Game of Thrones: What Is Dead May Never Die — A Slice of SciFi Review

Reviewed by Michael Hickerson (Slice of SciFi Editor)

As we saw last week, Tyrion clearly realizes that not everyone at King’s Landing who claims loyalty to the Hand of the King is going to follow through and actually be loyal.   He replaced the head of the Night’s Watch last week and this week he finds out which of his trusted advisers has loose lips.  By creating three separate stories about who he’ll wed the princess to, Tyrion can figure out who’s leaking information to Cersei and how to remove them from the inner circle.  Of course, having read the books, I know where a lot of this game is headed and how Cersei will fight back against Tyrion.   Clearly Tyrion sees her as a threat, but not as big a threat as he should.  

Meanwhile, all over the kingdom, things aren’t exactly going well for everyone.   Balon Greyjoy forces Theon to choose between his families–the one that gave birth to him and the one that he’s lived with these past several years.  In many ways, both sides have betrayed him and yet Theon seems content to be a whipping boy, unless he’s whining to his father about how Balon sent him away to be a prisoner to the Starks.   It appears he’s decided to side with his family (for now) with the burning of the warning letter to Robb and his being baptized into his family’s religious sect on the beach.   And it’s interesting to hear how both sides view the Greyjoys as one of those groups that can swing power in Westeros.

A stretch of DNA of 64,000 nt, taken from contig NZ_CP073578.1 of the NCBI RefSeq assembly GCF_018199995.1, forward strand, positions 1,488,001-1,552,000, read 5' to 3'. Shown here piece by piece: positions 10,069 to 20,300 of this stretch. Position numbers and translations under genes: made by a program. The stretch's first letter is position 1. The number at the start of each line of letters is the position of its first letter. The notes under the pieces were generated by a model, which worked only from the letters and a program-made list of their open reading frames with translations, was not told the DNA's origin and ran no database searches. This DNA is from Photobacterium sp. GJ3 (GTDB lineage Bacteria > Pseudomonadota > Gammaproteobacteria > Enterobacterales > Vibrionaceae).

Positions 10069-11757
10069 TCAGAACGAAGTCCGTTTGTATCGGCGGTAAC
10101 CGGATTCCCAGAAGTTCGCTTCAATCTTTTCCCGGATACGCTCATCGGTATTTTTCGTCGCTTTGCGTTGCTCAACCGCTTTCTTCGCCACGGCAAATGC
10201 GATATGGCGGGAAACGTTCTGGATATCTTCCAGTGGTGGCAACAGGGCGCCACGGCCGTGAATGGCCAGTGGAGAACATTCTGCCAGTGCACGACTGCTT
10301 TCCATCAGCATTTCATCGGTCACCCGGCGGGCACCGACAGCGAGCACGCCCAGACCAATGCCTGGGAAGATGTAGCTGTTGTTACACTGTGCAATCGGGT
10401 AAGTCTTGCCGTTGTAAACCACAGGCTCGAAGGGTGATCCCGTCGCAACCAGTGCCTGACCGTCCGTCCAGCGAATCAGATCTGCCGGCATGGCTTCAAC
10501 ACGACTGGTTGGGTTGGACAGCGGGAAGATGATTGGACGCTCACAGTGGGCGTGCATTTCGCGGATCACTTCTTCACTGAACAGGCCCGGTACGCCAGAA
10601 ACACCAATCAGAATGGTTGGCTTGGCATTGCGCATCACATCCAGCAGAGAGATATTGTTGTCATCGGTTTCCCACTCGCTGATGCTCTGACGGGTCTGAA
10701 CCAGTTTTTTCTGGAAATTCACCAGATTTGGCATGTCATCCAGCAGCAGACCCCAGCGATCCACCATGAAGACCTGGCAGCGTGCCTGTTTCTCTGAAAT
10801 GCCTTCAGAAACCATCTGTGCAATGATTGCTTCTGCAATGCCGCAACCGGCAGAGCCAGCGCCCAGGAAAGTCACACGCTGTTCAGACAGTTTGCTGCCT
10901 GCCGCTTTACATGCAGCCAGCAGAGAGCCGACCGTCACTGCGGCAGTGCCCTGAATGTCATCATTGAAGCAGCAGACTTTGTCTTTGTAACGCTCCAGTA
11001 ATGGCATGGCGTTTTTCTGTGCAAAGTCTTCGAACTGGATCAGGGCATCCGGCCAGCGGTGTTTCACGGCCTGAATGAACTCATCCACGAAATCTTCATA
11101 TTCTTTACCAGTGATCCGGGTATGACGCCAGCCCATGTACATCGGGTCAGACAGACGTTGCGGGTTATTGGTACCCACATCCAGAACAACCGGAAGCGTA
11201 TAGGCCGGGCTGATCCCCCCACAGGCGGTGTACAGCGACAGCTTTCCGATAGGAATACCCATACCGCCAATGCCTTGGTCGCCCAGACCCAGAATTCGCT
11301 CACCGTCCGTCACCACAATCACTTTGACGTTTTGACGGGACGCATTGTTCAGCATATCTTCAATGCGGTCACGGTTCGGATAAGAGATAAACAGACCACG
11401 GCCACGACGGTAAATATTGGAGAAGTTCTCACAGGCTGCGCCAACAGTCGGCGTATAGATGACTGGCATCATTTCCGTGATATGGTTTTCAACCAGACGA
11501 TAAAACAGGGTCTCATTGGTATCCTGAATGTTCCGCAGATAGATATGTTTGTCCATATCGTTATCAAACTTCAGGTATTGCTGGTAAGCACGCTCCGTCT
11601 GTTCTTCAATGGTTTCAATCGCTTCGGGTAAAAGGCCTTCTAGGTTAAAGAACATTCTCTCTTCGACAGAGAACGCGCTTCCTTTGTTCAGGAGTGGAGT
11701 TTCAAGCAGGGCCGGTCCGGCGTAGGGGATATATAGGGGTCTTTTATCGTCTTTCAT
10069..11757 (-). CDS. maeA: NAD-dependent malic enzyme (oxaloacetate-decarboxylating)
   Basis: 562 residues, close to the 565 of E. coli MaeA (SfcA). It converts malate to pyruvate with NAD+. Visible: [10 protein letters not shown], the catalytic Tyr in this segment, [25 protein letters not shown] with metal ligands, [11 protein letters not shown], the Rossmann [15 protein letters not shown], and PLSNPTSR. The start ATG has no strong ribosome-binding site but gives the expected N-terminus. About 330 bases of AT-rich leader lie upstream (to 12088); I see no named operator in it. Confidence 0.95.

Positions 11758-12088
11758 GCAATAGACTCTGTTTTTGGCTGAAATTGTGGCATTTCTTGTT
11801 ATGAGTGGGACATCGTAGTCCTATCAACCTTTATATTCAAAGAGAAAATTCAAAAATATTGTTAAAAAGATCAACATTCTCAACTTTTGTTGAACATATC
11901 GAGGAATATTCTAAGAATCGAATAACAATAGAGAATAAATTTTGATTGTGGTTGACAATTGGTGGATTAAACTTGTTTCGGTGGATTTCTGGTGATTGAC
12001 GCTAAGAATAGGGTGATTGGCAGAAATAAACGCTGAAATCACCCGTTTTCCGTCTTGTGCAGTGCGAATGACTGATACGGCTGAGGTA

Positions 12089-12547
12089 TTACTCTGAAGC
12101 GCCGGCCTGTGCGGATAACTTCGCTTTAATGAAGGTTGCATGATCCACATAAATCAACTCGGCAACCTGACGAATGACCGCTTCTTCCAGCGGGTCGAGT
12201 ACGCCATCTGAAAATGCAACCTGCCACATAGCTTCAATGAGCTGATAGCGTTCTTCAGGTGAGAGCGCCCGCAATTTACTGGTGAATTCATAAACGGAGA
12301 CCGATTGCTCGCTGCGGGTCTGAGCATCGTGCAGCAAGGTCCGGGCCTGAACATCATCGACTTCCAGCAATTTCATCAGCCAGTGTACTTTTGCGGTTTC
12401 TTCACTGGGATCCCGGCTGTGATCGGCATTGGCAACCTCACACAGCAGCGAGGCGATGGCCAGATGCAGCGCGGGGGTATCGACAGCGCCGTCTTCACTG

All three episodes this year have seen various characters trying to consolidate their hold on power.  Tyrion is doing it, the Greyjoys are trying to return to it and we’ve got a couple other instances this week.   As we saw last week, Margaery is trying to help her new husband Renly hold onto his new found power and influence by making sure he has an heir.  Of course, the problem is that Renly plays for a different team, something that could cause him to lose his grip on power should it come out.  Margeary is shrewd though, offering to bring in her brother to help things along or pretend to be her brother in order to achieve the goal of conceiving a son.  Of course, should this happen, she’ll have some amount of power over her husband for her silence.  In many ways, these developments parallel the situation between Cersei and Jamie Lanister, with each party having something they’d rather kept in the dark about their sexual preferences.

This week also treats us to an epic battle between those bound for the Wall and the Night’s Watch.  It’s a good think Arya is quick on her feet and tell the Watch that the slain boy their commander just killed was Robert’s bastard and not the real culprit.

Comments

  1. says

    Yes, for your next show you should discuss how Game of Thrones is clearly a rip off of Ron Howard’s Willow! (I’m not used to hot weather in San Francisco fried a few extra synapses)

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